The expansion of Auckland's port into the Waitemata Harbour has been shelved after a huge public backlash, and the Auckland Council says it will now review development options.
Widespread public concerns and a campaign by the Herald against further reclamation forced the council to yesterday rewrite its position on port development in the city's 30-year blueprint.
In less than 24 hours, the Auckland Plan has gone from being almost silent on extending the port 250m into the harbour to saying it does not endorse any specific port expansion proposal and describing the harbour as an Auckland-defining asset that the plan seeks to protect and enhance.
But Mayor Len Brown and councillors voted down by 17 votes to 5 an amendment from councillor Mike Lee to "draw a line in the sand" and not support any further expansion, beyond more minor reclamation that has already been approved.
Instead, a majority of councillors wanted to conduct the review of the development options for Ports of Auckland before deciding whether to place limits on further harbour reclamation in the Auckland Plan.
The review will take a long-term view of the Ports of Auckland, Tauranga and Marsden Pt and examine a range of options for the Ports of Auckland.
Councillors did effectively agree to a plea from the port company to "lock in place" a coastal zone allowing it to expand its waterfront operations from 77ha to 95ha - but the review is now the priority and the company said it had no expansion plans in the foreseeable future.
The 18ha development, which would be subject to resource consent processes, is the equivalent of filling in the harbour with two Victoria Parks.
Mr Brown, who has instructed the port company to double its dividend from a 6 per cent rate of return to 12 per cent over five years, asked for patience and time to discuss the future of the city's "most important asset" while acknowledging the importance of listening to the community.
There was a largely positive reaction to the council's actions, although Margot McRae, who addressed the packed meeting on behalf of the Devonport community, said she was frustrated at councillors for not going the extra mile.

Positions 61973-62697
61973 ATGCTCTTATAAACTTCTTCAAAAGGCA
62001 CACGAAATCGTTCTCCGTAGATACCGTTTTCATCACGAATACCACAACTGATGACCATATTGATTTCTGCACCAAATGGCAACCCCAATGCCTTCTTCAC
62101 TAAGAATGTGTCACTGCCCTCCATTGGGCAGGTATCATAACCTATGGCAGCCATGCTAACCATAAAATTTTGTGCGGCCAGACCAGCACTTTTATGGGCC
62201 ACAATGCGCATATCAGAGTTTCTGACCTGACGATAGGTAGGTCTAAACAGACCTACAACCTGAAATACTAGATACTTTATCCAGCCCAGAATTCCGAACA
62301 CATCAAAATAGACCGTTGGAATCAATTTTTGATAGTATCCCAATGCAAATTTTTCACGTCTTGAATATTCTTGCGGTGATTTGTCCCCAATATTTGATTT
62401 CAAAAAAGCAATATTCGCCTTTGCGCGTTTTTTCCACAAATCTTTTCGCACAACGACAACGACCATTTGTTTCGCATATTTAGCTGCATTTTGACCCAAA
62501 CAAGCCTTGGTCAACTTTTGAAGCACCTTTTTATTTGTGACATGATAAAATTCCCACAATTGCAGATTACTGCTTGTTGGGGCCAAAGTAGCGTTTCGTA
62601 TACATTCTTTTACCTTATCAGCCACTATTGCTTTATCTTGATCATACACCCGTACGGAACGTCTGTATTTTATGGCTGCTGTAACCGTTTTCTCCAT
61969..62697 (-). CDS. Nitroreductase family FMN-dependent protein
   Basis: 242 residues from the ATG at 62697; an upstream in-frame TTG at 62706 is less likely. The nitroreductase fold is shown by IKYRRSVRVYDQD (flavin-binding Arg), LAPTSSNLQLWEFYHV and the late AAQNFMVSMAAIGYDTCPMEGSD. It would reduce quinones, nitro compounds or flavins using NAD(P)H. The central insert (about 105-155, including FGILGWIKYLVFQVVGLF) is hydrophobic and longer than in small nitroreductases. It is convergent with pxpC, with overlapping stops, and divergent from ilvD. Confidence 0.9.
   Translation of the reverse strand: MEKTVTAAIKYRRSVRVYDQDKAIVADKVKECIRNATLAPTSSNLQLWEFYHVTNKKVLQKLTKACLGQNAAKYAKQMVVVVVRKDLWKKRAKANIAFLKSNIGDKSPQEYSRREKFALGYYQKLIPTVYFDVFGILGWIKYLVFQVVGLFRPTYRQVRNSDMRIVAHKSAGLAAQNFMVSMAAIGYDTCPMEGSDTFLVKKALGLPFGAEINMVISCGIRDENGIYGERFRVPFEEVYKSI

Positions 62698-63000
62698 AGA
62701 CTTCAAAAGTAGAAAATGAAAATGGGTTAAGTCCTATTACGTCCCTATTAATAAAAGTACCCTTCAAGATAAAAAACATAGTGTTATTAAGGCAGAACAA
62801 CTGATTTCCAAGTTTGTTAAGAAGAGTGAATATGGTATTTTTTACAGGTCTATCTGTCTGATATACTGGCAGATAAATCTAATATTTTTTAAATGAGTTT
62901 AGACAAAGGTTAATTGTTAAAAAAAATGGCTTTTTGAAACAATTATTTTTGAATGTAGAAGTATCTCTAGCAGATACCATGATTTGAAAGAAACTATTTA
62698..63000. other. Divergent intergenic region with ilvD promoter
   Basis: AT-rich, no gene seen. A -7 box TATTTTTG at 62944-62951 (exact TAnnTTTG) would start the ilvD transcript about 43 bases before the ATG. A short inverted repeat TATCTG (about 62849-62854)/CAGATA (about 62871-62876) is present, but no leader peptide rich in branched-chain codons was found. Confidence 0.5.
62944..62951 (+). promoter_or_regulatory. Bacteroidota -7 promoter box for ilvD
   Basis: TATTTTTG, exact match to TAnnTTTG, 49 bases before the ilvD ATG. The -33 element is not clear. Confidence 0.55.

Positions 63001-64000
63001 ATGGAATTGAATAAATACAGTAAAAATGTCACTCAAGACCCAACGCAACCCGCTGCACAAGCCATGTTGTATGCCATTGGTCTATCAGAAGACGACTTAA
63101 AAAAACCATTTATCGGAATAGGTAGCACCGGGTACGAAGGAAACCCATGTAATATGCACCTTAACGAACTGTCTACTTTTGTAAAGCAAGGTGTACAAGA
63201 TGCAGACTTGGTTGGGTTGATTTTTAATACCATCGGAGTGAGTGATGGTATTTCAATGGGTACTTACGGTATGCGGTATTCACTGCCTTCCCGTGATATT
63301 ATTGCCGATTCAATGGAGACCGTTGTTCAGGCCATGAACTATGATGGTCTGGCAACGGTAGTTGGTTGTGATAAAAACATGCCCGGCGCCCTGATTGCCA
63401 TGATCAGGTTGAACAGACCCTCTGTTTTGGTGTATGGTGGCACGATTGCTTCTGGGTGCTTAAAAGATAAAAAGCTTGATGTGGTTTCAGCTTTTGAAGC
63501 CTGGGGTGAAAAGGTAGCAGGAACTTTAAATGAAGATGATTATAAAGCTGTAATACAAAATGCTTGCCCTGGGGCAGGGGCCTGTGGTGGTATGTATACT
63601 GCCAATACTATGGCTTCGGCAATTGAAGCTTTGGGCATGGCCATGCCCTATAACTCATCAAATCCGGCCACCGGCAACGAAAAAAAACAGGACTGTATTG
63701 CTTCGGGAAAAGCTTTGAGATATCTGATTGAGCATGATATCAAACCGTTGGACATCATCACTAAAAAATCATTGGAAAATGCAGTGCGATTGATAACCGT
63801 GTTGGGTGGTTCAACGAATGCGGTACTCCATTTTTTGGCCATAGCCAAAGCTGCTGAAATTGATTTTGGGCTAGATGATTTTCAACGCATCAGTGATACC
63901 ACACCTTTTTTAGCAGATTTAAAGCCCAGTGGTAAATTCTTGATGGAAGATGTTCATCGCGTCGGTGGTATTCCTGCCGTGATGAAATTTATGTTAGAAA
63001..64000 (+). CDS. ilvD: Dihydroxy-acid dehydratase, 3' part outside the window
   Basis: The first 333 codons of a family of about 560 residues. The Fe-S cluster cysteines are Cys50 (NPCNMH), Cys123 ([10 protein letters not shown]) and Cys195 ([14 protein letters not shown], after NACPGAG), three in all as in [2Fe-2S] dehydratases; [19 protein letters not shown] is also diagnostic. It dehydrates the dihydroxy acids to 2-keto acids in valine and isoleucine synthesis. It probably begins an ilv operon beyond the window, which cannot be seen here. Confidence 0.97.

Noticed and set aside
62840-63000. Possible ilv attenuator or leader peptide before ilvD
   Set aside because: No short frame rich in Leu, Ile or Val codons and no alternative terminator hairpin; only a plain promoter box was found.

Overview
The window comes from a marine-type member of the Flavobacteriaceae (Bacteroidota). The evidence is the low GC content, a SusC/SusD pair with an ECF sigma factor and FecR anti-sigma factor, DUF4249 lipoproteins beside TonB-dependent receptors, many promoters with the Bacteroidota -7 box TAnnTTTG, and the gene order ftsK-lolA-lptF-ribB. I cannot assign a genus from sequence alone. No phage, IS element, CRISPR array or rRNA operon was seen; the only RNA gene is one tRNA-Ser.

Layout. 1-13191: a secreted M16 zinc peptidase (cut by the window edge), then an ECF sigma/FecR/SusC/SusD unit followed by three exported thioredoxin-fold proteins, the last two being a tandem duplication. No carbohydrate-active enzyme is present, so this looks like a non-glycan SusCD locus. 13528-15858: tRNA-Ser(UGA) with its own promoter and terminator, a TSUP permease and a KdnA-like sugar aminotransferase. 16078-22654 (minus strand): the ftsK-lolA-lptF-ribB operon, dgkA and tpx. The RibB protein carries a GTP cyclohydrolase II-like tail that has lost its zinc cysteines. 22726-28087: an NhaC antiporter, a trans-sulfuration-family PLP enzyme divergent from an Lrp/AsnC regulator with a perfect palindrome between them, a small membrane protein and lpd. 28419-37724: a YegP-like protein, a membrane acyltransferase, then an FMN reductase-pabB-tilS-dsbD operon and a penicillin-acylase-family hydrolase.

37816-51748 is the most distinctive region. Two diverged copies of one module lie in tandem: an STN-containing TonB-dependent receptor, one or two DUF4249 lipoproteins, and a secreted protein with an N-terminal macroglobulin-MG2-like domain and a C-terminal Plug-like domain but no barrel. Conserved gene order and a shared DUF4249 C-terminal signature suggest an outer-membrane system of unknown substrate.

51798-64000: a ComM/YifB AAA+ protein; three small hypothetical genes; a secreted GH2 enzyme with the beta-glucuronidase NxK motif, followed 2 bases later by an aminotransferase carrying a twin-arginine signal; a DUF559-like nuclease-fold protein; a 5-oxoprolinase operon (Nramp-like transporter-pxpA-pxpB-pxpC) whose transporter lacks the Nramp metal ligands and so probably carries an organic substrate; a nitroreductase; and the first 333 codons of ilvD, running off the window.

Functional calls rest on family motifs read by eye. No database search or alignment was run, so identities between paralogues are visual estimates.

She told them it was not good governance to leave decisions about the future of the port to the resource consent process, unelected planning commissioners and a process that pitted the might of a commercial ports company against ordinary citizens.
"Good governance is deciding to delete all references to the expansion of the port company in the Auckland Plan," she said.
But Heart of the City chief executive Alex Swney, whose business group has been campaigning against further reclamation, welcomed the review.
"After a century and a half of ports domination of our waterfront, the council has taken the opportunity ... to draw a line in the sand and say enough is enough.
"Now is the time to take a once in a generation chance to review plans for our waterfront."
A Ports of Auckland spokeswoman said the company was comfortable with the council's approach and would fully co-operate with the review.
The deputy chairman of the Westhaven Marina Users' Association, Barry Holten, said the decision was a victory for harbour users but a larger plan for the development of the Auckland waterfront was needed that included the port.
Auckland Central MP Nikki Kaye last night said she was pleased with the decision.
"I think it shows the council is listening to the fact Aucklanders do feel strongly about having their say on this issue."
LINE IN THE SAND
Auckland councillors voted yesterday to review the port's development plans - but most did not favour an immediate stop to further reclamation.
For an immediate stop
Cathy Casey, Sandra Coney, Chris Fletcher, Mike Lee, Wayne Walker.
Against an immediate stop
Mayor Len Brown, Deputy Mayor Penny Hulse, Cameron Brewer, Alf Filipaina, Michael Goudie, Ann Hartley, Anahera Morehu*, Des Morrison, Richard Northey, Calum Penrose, Dick Quax, Noelene Raffills, Sharon Stewart, Glen Tupuhi*, John Walker, Penny Webster, George Wood.
* Maori Statutory Board members